D: Miloš Forman / 160m
Cast: F. Murray Abraham, Tom Hulce, Elizabeth Berridge, Roy Dotrice, Simon Callow, Christine Ebersole, Jeffrey Jones, Charles Kay
At the court of the Holy Roman Emperor Joseph II (Jones), the lead composer is Antonio Salieri (Abraham). He is well regarded by his peers, and has the favour of the Emperor, but when Wolfgang Amadeus Mozart (Hulce) arrives to perform at the request of his employer, Salieri is forced to acknowledge Mozart’s superior ability. Mozart’s gift for music prompts the Emperor to commission an opera from him, and this in turn prompts the onset of a violent jealousy in Salieri that leads him to try and undermine Mozart’s position within the court. With his own compositions falling out of favour with the Emperor, Salieri finds himself even more determined to ruin Mozart’s reputation. He hires a young woman to work as Mozart’s maid and spy on him. When she alerts Salieri to a new work that Mozart is working on, he finds that it’s an opera based on The Marriage of Figaro, which the Emperor has forbidden. Salieri reveals this to the Emperor, but Mozart manages to avoid censure, an outcome that pushes Salieri into using the recent death of Mozart’s father (Dotrice) as a means of finally regaining his original position at the Emperor’s court…
A movie about obsession, jealousy, and the uncomfortable realisation of one’s own mediocrity in the face of undeniable genius, Amadeus is a breathtaking spectacle, a transformative piece that takes an unsubstantiated rumour from the lives of Mozart and Salieri, and spins a web of intrigue and deception around Mozart’s untimely death. Adapted by Peter Shaffer from his original stage play, and brought to mesmerising life by Miloš Forman, it’s a movie that brims with unbridled passions, from Mozart’s immersive approach to his music, to the stylistic excesses of the Emperor’s court. Mozart himself is presented as an enfant terrible in adult form, giggling uncontrollably as much from nervousness as exhilaration, and challenging the conservative musical conventions that have provided Salieri and his ilk with their success. As if his grandiose behaviour wasn’t enough, he’s also – actually – incredibly gifted, something that Salieri cannot fathom: how can God have done this, how could He have given such a gift to Mozart and left Salieri with the same passion but without the means to express it as effectively. Salieri’s battle with God over this becomes its own obsession, and informs his actions throughout.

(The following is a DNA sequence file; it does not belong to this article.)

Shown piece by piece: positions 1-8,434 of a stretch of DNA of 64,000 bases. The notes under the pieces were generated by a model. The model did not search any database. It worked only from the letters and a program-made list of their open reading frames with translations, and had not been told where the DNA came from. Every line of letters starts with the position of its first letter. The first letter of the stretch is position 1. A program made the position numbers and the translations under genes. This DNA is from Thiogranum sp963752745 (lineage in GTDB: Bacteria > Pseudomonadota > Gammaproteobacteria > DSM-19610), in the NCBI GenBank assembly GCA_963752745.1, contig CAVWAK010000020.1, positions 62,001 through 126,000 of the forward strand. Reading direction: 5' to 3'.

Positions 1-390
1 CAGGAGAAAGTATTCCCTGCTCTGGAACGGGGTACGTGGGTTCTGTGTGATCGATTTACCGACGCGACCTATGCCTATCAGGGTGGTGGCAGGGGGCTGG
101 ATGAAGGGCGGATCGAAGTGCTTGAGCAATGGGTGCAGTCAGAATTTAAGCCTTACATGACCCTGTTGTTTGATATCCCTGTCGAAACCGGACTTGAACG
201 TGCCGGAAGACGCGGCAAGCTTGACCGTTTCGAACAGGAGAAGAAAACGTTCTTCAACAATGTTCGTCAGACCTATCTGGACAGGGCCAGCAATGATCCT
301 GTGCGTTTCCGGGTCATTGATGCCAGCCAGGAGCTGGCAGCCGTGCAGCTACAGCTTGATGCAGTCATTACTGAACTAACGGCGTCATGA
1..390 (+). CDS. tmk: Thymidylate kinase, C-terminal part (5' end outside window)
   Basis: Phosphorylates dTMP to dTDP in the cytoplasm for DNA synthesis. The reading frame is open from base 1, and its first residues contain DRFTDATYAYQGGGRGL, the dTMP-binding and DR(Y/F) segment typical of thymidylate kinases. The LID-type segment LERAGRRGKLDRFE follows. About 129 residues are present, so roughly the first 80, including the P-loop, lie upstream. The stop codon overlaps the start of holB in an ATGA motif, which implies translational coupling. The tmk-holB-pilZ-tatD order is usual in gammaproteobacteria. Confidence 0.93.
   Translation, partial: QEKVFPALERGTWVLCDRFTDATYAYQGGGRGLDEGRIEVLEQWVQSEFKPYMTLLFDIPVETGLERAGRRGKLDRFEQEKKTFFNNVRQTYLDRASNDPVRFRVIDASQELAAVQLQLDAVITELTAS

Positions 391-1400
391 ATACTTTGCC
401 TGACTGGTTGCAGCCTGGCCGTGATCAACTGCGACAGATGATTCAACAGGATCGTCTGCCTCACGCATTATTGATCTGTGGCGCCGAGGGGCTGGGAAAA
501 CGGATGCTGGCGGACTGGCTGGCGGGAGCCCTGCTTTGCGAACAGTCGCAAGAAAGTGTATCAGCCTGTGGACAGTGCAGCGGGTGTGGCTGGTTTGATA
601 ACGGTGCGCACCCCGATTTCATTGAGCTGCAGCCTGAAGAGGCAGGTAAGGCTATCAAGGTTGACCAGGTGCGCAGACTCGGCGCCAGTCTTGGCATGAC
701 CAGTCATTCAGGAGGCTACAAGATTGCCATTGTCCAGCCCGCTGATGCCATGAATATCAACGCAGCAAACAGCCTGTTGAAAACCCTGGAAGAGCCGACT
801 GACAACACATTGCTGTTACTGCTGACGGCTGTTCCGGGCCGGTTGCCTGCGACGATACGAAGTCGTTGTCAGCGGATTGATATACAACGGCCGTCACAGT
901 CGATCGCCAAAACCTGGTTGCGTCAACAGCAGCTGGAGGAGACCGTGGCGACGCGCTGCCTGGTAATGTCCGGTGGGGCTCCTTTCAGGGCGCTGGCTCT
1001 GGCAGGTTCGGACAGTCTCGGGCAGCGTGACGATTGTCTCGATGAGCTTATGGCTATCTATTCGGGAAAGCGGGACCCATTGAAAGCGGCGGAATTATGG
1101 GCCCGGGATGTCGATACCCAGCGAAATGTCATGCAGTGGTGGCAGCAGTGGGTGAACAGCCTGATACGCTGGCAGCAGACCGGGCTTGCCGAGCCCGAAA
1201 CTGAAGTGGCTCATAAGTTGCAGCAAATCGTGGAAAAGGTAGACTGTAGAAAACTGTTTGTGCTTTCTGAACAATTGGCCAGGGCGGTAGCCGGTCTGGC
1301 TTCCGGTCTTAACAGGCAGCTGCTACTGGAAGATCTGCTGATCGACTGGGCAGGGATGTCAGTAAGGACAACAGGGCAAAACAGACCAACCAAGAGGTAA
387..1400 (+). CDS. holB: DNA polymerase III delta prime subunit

Shaffer builds the one-sided rivalry between Salieri and Mozart and uses it to explore the nature of thwarted ambition. Salieri’s need to be seen to be superior to Mozart consumes him, and while Mozart’s own lifestyle consumes him at the same time, Shaffer highlights the desperation that drives Salieri on to a darker place than even he could have predicted. Abraham is quite simply superb as the tortured composer, a man aware of his limitations but compelled by those same limitations to contemplate murder for personal gain. Hulce is just as good as the potty-mouthed genius who transcribed whole pieces of music without the need for any corrections; as his physical health deteriorates, Hulce shows us a Mozart whose commitment to his music over-rides his own sense of self-preservation. Both performances are powerful, emotive, and finely judged, and form the backbone of a movie that never falters in its appreciation of the one thing both characters agree on: the sublime nature of Mozart’s music. Inevitably, the soundtrack is filled with astutely chosen examples of Mozart’s work (even his playing of Salieri’s march is really an excerpt from Mozart’s own work The Marriage of Figaro), and it’s all played out against a backdrop of naturally lit interiors and ravishing production design, all of it enhanced by Miroslav Ondrícek’s detailed cinematography.
Rating: 9/10 – from Salieri’s first anguished cry of “Mozart!” to his absolving mediocrities everywhere, Amadeus is an ambitiously mounted movie that succeeds in breathing potent life into a minor footnote in classical music history; devastating in places, but with a streak of scandalous humour to offset the darker nature of the movie’s second half, this is hugely impressive on so many levels, and possibly Forman’s finest work.